Different people, different passions.
So, three questions:
1. What is your passion?
2. Are you doing it?
3. If not, what small step could you take to include your passion in your life?
Creativity is absolutely one of the components of full color living. This includes the obviously creative activities such as painting or writing, AND all the helpful, beautiful and innovative ways people can put things together.
However, this example does concern writing. I recently started reading a book that has had a lot of buzz -- and success: Eat, Pray, Love, by Elizabeth Gilbert. It was buried in my reading pile, and finally made it to the top. Wow. She is my new favorite author. Gilbert writes with such touching honesty and evocative descriptions. Periodically, I have to stop to admire how she puts words together. Here's a few lines about her joyful consumption of pizza in Naples, Italy: "On top, there is a sweet tomato sauce that foams up all bubbly and creamy when it melts the fresh buffalo mozzarella, and the one sprig of basil in the middle of the whole deal somehow infuses the entire pizza with herbal radiance, much the same way one shimmering movie star in the middle of a party brings a contact high of glamour to everyone around her. It's technically impossible to eat this thing, of course. You try to take a bite off your slice and the gummy crust folds, and the hot cheese runs away like topsoil in a landslide, makes a mess of you and your surroundings, but just deal with it."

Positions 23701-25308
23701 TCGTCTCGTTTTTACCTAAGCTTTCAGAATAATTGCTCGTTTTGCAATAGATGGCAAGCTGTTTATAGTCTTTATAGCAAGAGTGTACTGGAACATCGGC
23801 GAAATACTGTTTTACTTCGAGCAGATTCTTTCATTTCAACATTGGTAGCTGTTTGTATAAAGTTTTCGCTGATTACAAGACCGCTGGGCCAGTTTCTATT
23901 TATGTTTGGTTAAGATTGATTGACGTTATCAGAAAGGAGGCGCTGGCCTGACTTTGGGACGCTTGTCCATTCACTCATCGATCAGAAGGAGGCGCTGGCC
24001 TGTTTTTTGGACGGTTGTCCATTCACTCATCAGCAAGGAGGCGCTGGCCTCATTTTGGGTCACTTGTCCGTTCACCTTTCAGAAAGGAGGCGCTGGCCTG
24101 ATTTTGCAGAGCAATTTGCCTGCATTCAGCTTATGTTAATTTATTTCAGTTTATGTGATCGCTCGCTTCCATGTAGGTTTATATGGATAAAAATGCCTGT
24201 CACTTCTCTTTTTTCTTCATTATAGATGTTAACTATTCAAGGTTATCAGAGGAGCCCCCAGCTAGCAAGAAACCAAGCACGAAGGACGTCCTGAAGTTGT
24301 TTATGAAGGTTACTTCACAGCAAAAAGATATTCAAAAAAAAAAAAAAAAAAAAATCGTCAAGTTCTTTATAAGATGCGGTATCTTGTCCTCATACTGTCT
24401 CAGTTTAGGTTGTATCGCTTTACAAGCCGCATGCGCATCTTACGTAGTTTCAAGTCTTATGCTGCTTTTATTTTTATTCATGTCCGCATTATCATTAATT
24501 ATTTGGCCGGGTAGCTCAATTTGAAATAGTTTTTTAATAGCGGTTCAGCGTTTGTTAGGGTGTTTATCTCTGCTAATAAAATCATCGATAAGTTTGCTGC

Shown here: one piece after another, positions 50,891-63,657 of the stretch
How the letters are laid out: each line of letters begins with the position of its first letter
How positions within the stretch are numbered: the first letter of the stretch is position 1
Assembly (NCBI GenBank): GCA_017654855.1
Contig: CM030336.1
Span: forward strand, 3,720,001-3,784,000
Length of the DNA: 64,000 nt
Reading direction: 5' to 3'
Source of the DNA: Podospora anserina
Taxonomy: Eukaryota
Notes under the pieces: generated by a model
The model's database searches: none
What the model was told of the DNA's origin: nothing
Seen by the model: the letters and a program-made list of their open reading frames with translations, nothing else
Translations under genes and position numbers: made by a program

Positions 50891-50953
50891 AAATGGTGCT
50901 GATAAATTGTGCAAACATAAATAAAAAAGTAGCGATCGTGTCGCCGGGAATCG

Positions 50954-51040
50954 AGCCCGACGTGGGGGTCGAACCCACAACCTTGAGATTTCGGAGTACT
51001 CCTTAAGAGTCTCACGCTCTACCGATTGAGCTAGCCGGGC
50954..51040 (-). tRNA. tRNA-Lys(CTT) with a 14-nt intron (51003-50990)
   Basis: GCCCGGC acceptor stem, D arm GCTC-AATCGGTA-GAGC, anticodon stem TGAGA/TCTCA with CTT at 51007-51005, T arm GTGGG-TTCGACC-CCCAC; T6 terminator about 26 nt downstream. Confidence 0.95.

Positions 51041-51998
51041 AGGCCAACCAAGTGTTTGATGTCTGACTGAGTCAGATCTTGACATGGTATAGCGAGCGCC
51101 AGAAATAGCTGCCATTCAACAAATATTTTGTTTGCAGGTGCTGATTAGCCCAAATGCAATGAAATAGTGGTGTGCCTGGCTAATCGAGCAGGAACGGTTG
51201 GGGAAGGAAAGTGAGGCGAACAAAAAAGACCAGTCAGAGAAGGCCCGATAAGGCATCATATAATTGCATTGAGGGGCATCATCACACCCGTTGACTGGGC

This novel is a memoir about a transformative period in Gilbert's life. Her voice is authentic. She has mastered her craft, and her personality shines through. Reading this book, I am first struck with the thought (accompanied by some measure of jealousy), "How does she do this???!!" and then I am able to acknowledge that this is her gift, and she is expressing, beautifully, her own unique creativity.
If 2010 is the year to include more creativity in your life, besides this book, I recommend the lecture she gave on the topic at a TED conference. You will be inspired, encouraged and touched.
I am a fan of TED.com, a resource of brief and powerful presentations by leading lights in a wide variety of fields. I ran across this presentation by Israeli conductor Itay Talgam. Talgam is talking about leadership and in so doing he reviews the approaches of half a dozen different conductors. He covers topics such as power and control, discipline, connection, listening, and ultimately what it takes to bring out the best in an orchestra. A brilliant piece, and the final video with Leonard Bernstein makes his point without a single word. Enjoy! (...and share with your teams!)
One of the keys to Full Color Living is the practice of presence -- being fully aware in the moment. Giving one's full attention to life, really. In the busyness of life it can be a challenge to be present. We make things worse by multi-tasking. I've noticed especially in my kids' generation, 20-somethings, that they prefer to do three, four, five things at once (...cell phone, TV and emailing, for example. Or worse, driving, listening to the radio and texting.)
Researchers have been looking at this, and a recent New York Times article just reported on a Stanford study of college students. They found, says the article quoting study author Clifford Nass, "The more likely you are to multitask, the worse you are at it... The high multitaskers overly focus on the irrelevant, keep their memory very sloppy, and they're very bad at switching from one task to another."
I've heard it said that multitasking is simply interrupting yourself over and over again. Looks like that's the case. So today's challenge: do one thing at a time, focus on it until it is done, and enjoy the satisfaction and success of being present.